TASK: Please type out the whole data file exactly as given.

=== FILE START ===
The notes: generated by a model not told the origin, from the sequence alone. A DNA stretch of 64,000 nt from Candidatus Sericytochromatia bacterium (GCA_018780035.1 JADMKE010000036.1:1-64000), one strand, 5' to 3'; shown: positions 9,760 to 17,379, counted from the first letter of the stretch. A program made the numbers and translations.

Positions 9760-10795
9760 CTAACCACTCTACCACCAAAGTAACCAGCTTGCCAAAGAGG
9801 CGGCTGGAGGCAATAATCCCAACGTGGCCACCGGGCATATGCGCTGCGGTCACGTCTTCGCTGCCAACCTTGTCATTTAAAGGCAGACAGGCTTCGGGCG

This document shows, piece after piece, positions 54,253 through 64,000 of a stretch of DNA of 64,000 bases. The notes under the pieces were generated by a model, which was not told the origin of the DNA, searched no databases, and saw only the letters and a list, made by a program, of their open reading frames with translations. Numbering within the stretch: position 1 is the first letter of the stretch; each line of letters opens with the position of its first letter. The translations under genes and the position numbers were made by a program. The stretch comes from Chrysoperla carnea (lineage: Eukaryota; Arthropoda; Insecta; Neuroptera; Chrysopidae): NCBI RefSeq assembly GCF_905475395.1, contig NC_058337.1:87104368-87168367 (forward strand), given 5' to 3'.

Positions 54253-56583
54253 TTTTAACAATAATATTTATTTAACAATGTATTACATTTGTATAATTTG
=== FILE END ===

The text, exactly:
The notes: generated by a model not told the origin, from the sequence alone. A DNA stretch of 64,000 nt from Candidatus Sericytochromatia bacterium (GCA_018780035.1 JADMKE010000036.1:1-64000), one strand, 5' to 3'; shown: positions 9,760 to 17,379, counted from the first letter of the stretch. A program made the numbers and translations.

Positions 9760-10795
9760 CTAACCACTCTACCACCAAAGTAACCAGCTTGCCAAAGAGG
9801 CGGCTGGAGGCAATAATCCCAACGTGGCCACCGGGCATATGCGCTGCGGTCACGTCTTCGCTGCCAACCTTGTCATTTAAAGGCAGACAGGCTTCGGGCG

This document shows, piece after piece, positions 54,253 through 64,000 of a stretch of DNA of 64,000 bases. The notes under the pieces were generated by a model, which was not told the origin of the DNA, searched no databases, and saw only the letters and a list, made by a program, of their open reading frames with translations. Numbering within the stretch: position 1 is the first letter of the stretch; each line of letters opens with the position of its first letter. The translations under genes and the position numbers were made by a program. The stretch comes from Chrysoperla carnea (lineage: Eukaryota; Arthropoda; Insecta; Neuroptera; Chrysopidae): NCBI RefSeq assembly GCF_905475395.1, contig NC_058337.1:87104368-87168367 (forward strand), given 5' to 3'.

Positions 54253-56583
54253 TTTTAACAATAATATTTATTTAACAATGTATTACATTTGTATAATTTG